OBJECTIVE: To determine to what degree attending physicians contribute to cost variations in the care of ventilator-dependent newborns. DATA SOURCES: Clinical data were merged with hospital financial data describing daily ancillary care costs during the first two weeks of life for 132 extremely low-birthweight newborns. In addition, each patient's chart was reviewed and illness severity graded using both SNAP and CRIB scores. STUDY DESIGN: This was a retrospective cohort of infants with birth weights of less than 1,001 grams and respiratory distress syndrome requiring mechanical ventilation in the first day of life. From birth up to two weeks of life, each received care directed by only one of 11 faculty neonatologists in a single university hospital. Data were analyzed stratified by these physicians. t-Test, ANOVA, and chi-square were used to assess bivariate data. For continuous data, log linear regressions were used. PRINCIPAL FINDINGS: After controlling for illness severity, when stratified by physicians, there were significant variances in the costs of ancillary resources for the study infants (p < .0001). Twenty-nine percent of the variance was attributable to whether or not the hospital day included the use of a ventilator. Physician identity explained only 5.6 percent (p < .0001). CONCLUSIONS: Physician identity was significant but explained less than 6 percent of the total variance in ancillary costs. Whether or not a ventilator was used during care was far more important. We conclude that for very sick babies during the first two weeks of care, reducing variations in ancillary services utilization among neonatologists will yield only modest savings. PMID:9240282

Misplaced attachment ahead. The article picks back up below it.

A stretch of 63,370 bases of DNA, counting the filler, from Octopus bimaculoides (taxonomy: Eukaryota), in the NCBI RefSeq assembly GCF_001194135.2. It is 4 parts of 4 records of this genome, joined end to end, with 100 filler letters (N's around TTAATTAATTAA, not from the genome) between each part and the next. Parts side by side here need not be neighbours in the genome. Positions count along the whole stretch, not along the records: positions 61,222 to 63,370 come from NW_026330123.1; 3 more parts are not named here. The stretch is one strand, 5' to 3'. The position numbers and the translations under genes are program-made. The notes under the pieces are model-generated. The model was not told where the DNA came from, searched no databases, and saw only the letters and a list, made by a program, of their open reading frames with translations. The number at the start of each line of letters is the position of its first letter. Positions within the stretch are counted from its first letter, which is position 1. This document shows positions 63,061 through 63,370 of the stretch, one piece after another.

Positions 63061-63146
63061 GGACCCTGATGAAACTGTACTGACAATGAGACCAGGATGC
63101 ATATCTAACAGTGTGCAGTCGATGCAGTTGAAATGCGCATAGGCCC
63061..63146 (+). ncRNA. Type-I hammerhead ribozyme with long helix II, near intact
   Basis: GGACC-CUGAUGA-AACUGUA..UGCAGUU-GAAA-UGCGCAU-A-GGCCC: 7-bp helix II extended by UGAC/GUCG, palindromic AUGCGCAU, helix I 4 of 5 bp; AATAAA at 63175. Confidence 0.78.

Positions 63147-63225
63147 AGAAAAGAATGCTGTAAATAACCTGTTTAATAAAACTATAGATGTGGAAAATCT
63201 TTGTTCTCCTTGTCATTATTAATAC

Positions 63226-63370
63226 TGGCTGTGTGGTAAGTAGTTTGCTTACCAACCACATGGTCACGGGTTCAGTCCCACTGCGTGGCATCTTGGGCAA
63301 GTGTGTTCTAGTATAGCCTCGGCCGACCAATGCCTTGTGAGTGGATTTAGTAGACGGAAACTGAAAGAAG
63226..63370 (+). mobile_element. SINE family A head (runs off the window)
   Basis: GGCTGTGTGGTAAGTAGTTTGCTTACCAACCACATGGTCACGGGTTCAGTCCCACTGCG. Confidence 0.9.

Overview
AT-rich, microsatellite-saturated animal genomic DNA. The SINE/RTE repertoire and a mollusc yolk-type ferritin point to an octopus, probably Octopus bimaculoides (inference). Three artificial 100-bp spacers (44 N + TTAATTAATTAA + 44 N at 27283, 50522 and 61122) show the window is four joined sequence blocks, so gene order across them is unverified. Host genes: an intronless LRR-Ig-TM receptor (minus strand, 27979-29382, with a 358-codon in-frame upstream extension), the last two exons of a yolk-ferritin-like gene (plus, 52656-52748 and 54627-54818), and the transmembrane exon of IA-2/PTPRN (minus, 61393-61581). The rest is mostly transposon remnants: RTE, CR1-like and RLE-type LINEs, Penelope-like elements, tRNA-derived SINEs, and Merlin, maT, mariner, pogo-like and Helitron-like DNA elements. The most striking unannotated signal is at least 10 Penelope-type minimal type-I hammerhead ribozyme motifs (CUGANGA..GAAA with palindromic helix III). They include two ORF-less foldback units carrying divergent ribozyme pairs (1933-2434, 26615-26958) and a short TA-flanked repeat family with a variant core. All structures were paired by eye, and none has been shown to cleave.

3. The Leapfrog initiative for intensive care unit physician staffing and its impact on intensive care unit performance: a narrative review.